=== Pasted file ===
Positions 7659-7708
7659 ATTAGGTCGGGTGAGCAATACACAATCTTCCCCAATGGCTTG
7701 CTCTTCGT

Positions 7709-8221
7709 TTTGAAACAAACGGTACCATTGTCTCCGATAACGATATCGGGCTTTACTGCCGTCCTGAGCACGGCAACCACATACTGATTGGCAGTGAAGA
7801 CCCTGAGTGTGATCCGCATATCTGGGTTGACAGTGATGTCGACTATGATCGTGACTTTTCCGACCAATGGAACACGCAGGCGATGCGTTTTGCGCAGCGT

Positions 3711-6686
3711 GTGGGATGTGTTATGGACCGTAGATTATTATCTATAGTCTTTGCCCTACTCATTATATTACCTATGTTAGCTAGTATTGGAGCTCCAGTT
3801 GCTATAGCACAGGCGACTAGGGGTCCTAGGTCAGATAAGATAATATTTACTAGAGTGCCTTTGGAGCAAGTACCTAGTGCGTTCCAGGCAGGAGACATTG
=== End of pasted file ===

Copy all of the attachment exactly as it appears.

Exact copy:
Positions 7659-7708
7659 ATTAGGTCGGGTGAGCAATACACAATCTTCCCCAATGGCTTG
7701 CTCTTCGT

Positions 7709-8221
7709 TTTGAAACAAACGGTACCATTGTCTCCGATAACGATATCGGGCTTTACTGCCGTCCTGAGCACGGCAACCACATACTGATTGGCAGTGAAGA
7801 CCCTGAGTGTGATCCGCATATCTGGGTTGACAGTGATGTCGACTATGATCGTGACTTTTCCGACCAATGGAACACGCAGGCGATGCGTTTTGCGCAGCGT

Positions 3711-6686
3711 GTGGGATGTGTTATGGACCGTAGATTATTATCTATAGTCTTTGCCCTACTCATTATATTACCTATGTTAGCTAGTATTGGAGCTCCAGTT
3801 GCTATAGCACAGGCGACTAGGGGTCCTAGGTCAGATAAGATAATATTTACTAGAGTGCCTTTGGAGCAAGTACCTAGTGCGTTCCAGGCAGGAGACATTG